As long as I've followed the Jacksonville Jaguars, fans and players have expressed their consternation about a lack of respect.
Because the team plays in a small market and hasn't had great success this decade, people think that the Jags are largely ignored on a national level.
In this day and age, when so much value is placed on getting respect in the sports world, the lack of national exposure is a thorn in the Jacksonville's collective side.
Some people would argue that this lack of perceived respect really motivated Jacksonville in 2007, when the team exceeded everyone's expectations and won a playoff game at Pittsburgh.
That success, coupled with free agent acquisitions like Jerry Porter, Troy Williamson, and Drayton Florence, was supposed to put the Jaguars over the top.
They quickly became a trendy Super Bowl pick for 2008 and an odds-on favorite to win the AFC South.
Finally, Jacksonville got the recognition it had been waiting for.
And the Jags promptly fell flat on their face.
There were a plethora of reasons that Jacksonville didn't live up to the hype (a rash of injuries to the offensive line, a disaster with the new defensive coordinator, a bad decision in letting Marcus Stroud go, etc.).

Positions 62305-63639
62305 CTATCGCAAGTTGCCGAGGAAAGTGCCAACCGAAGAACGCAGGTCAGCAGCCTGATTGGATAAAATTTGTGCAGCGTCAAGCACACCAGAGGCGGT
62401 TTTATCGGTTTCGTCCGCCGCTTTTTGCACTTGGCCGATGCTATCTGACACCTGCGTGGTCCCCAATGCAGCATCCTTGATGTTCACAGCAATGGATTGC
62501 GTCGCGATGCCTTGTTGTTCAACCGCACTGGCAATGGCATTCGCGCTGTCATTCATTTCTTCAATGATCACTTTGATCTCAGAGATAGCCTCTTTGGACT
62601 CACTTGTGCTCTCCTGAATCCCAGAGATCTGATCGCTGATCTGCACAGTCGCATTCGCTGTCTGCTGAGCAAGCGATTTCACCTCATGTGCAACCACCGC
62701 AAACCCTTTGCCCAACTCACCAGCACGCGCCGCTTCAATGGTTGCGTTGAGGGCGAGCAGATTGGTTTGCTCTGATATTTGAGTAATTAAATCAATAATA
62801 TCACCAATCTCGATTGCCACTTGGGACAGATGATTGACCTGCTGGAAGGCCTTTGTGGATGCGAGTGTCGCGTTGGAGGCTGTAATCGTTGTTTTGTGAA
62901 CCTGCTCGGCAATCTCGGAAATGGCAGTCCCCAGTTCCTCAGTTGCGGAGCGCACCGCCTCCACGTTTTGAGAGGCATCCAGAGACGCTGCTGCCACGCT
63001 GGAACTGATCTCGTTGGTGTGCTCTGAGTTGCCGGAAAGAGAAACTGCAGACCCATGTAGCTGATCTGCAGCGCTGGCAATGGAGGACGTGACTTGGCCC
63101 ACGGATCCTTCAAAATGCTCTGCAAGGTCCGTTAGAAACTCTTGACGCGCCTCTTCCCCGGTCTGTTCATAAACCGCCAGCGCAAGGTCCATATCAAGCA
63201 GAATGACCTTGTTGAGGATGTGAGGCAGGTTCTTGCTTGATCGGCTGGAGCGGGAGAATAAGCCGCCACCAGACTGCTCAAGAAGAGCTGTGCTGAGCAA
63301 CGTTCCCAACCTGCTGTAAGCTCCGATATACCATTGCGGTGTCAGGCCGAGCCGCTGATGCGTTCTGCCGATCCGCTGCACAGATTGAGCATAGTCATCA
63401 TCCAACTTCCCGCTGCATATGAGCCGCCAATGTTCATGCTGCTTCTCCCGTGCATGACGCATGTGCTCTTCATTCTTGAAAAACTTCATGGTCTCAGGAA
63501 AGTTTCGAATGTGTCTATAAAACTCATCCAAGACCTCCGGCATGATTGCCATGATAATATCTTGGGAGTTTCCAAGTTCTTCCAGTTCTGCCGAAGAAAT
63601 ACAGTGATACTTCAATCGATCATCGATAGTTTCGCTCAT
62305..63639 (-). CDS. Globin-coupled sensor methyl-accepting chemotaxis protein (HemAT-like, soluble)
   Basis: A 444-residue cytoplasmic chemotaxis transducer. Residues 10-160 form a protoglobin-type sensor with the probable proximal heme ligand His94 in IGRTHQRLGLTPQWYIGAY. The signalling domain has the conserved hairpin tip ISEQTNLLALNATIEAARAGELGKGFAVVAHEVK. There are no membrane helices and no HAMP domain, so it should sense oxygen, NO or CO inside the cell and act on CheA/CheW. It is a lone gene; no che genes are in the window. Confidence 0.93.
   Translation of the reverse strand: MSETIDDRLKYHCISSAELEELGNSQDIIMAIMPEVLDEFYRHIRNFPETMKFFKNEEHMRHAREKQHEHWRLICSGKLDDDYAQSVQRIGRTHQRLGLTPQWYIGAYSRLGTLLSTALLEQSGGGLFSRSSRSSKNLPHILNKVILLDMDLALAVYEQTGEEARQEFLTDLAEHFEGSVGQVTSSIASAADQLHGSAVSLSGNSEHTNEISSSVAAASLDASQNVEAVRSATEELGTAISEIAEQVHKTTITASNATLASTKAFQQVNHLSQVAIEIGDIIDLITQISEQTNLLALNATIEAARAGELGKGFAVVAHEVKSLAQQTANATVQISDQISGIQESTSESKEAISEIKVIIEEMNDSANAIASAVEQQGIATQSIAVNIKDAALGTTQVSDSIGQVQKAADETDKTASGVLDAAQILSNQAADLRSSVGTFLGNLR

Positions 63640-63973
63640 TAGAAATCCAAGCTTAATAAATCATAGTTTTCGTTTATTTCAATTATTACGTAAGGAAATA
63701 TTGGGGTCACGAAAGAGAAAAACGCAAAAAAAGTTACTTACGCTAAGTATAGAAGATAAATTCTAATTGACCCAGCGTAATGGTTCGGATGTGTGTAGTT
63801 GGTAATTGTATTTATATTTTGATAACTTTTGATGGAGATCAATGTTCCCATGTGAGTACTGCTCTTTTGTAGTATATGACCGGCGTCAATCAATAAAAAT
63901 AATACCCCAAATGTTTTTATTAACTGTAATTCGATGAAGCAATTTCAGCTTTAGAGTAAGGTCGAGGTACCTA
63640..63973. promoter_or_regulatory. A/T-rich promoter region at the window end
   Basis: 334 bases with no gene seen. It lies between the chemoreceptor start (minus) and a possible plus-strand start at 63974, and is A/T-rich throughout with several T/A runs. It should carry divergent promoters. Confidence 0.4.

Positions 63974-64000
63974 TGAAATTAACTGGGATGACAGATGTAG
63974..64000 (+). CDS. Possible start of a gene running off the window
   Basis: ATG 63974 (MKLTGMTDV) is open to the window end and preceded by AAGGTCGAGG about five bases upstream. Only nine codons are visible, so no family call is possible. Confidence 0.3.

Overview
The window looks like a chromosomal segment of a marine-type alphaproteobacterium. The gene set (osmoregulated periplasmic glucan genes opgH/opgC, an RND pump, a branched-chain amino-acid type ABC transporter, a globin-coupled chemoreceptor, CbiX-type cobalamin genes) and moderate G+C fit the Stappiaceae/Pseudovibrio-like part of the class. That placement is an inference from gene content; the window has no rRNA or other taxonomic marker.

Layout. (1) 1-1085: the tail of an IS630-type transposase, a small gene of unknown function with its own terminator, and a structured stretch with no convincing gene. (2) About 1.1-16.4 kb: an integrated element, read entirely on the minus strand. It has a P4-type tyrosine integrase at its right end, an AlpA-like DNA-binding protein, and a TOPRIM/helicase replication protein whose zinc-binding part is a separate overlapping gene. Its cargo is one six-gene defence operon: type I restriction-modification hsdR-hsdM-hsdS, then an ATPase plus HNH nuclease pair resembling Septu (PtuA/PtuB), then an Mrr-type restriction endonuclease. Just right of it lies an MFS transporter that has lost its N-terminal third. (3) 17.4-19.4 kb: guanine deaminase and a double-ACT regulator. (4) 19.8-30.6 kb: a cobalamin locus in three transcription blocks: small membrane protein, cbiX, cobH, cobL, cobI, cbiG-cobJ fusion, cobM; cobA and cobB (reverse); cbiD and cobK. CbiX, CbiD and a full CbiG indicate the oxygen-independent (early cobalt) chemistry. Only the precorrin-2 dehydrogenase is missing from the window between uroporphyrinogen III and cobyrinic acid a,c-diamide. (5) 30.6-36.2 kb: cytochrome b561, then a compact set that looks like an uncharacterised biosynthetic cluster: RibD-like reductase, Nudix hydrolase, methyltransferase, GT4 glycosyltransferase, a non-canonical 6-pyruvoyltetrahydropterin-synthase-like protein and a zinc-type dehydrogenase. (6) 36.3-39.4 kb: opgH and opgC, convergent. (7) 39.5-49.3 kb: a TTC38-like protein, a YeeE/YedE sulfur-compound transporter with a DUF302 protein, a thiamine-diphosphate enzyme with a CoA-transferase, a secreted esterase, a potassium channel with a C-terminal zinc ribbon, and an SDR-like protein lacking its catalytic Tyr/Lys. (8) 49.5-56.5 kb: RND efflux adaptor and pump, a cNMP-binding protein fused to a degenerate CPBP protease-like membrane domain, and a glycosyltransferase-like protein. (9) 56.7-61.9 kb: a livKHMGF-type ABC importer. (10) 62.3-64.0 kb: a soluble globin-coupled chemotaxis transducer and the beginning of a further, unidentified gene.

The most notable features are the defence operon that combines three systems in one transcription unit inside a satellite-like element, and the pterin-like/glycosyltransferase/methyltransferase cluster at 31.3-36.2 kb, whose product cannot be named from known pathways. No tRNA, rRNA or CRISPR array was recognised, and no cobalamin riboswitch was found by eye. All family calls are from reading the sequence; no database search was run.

At the end of the day, all that matters is the Jaguars grossly underachieved last year. In response to last year's 5-11 campaign, many of the national pundits are predicting no better than an 8-8 season.
Now I haven't heard any of the players make this point yet, but several fans on b/r are running around saying, "Now we can fly under the radar. We'll prove the haters wrong. This is just what we need to get back to the playoffs."
Listen, if your team can't deal with a little national publicity, then it isn't going very far in the first place.
I'm much more impressed with teams like Indy and New England, teams that have the national media on their jocks year in and year out.
I bet you'd never hear Peyton Manning or Tom Brady say, "You know, I wish we could sneak up on people and fly under the radar."
They know they're the big dogs, and they relish that role.
In the grand scheme of things, I don't think expectations, respect, and all this other stuff really has that much bearing on a team's success.
But as long as Jacksonville players and fans take this "No one respects us" attitude, you'll never get respect on a consistent basis.
What's the solution?
The team needs to sack up and get it done on the field.
And it wouldn't hurt if the fans could actually sell out the stadium.